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Finishing Scotland. . .

I’m all packed up and ready to drive back to Glasgow in the morning (to catch a plane first thing Tuesday morning) so this is the last time I’ll be able to post before I get home. The little guesthouse where I’m staying has a dial-up connection I may be able to use, which doesn’t sound promising, so I’m not planning on it. Anyway, I just can’t believe it’s almost over.

So, here’s my recap of the last couple of day —

Telford Bridge, Invermoriston

Telford Bridge, Invermoriston

Invermoriston is a small village located when Glen Moriston meets Loch Ness, about half-way between Fort Augustus and Urquhart Castle.  It has one of Telford’s (major British architect in the early 1800’s) bridges though the main A82 road goes over a much newer one.  By small, I mean a collection of houses, a bike/kayak rental store, a small hotel (with a pub), a clog shop, a store/post office and a small cafe.  Since I woke to the SUN!!, I walked from the apartment where I’m staying across the Telford Bridge (climbed out the other side since it ends in a huge ditch!) and then I visited Columba’s Well.

St. Columba's Well

St. Columba's Well

Apparently, back in the late 6th century, the Irish monk was traveling through Scotland (from his monastery on Iona) trying to convert the heathen Picts and he visited the area. This well was known to be poisonous but he blessed it for all time and it was then safe to drink or touch. There’s also an old story that this spring became Loch Ness, but no one’s really sure about that!  I walked on, crossing the main road and going through a gate towards Invermoriston Falls.  The walk was great — along the river as it moved from under the bridges to empty into Loch Ness. And the next surprise is called the Summer House.

Summer House

Summer House

This is also called the Lady’s House because the laird’s wife would entertain friends there while the laird was hunting or doing other lairdly things. It has several windows that open to look over the river and falls below it.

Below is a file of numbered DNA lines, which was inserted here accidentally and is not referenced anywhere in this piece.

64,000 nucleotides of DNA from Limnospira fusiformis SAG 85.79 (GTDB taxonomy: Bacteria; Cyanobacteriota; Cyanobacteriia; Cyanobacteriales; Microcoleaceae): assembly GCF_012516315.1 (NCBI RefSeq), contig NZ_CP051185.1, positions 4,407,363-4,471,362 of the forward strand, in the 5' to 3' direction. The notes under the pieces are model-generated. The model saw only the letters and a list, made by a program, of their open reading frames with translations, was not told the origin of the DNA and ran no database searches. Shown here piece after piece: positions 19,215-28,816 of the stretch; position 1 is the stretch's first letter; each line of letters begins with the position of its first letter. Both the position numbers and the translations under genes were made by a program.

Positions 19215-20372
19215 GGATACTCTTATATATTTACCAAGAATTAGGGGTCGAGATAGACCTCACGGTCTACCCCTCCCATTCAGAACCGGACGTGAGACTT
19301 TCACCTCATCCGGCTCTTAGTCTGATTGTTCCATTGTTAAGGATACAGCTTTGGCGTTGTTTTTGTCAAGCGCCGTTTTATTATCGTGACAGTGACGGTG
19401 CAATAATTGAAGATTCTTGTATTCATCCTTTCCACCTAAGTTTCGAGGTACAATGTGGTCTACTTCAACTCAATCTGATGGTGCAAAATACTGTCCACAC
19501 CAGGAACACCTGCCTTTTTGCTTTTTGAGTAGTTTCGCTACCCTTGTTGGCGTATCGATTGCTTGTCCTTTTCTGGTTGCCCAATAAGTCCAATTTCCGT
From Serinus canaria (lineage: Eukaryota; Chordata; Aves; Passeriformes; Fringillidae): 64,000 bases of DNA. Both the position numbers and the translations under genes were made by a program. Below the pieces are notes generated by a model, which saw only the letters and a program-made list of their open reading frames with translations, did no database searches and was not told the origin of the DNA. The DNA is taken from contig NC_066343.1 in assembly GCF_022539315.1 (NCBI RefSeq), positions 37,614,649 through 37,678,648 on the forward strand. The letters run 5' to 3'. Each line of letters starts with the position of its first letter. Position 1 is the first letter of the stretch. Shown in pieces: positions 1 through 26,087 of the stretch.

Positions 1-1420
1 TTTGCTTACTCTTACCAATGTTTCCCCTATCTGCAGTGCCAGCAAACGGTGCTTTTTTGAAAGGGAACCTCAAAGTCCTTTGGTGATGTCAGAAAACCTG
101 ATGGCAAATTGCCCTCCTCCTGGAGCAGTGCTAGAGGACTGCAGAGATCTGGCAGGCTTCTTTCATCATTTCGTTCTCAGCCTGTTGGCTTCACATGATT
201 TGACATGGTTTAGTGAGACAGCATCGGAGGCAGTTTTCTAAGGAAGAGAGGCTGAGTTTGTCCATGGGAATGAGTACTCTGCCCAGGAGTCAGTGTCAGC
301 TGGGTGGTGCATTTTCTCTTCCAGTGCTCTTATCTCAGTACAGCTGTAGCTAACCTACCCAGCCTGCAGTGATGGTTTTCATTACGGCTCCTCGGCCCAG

The falls were nice, the sound was inspiring and, even better, I spied a cave on the other side of the river that gave me more ideas for my next book….

The walk took about 40 minutes and then I spent the afternoon writing a bit, catching up on email and then took a short drive down to Fort Augustus — where the locks make it possible for boats to travel from River Oich onto Loch Ness and farther north on the Caledonia Canal. And for the first time, I watched a boat moving through the locks. Unfortunately, I’d left the memory card out of my camera and had to take photos with my cell phone! LOL!

Rainbow!

Rainbow!

By the time the boat finished some storms moved through and then the sun was out again – creating the most lovely rainbows for my drive back to Invermoriston! I could actually see where this one ended as I drove under it…wild…simply wild!  By the time I got to my apartment the rain was gone again.

This morning was gorgeous! Sunny, windy, cool (about 55-60 degrees) so I set off right after breakfast for my last castle visit — Urquhart. Which I’ve learned is pronounced ‘Er’ – ket’ not urk-hart as I’ve been saying all this time. I got there early and there were only about 6 other cars in the car park and only one bus. So, I flashed my Great British Heritage Pass (look into it if you’re visiting the UK – it’s only for sale to non-residents)  and got right in. There’s now a movie about the castle’s history that ends very dramatically with the curtains opening to reveal the ruins in front of you!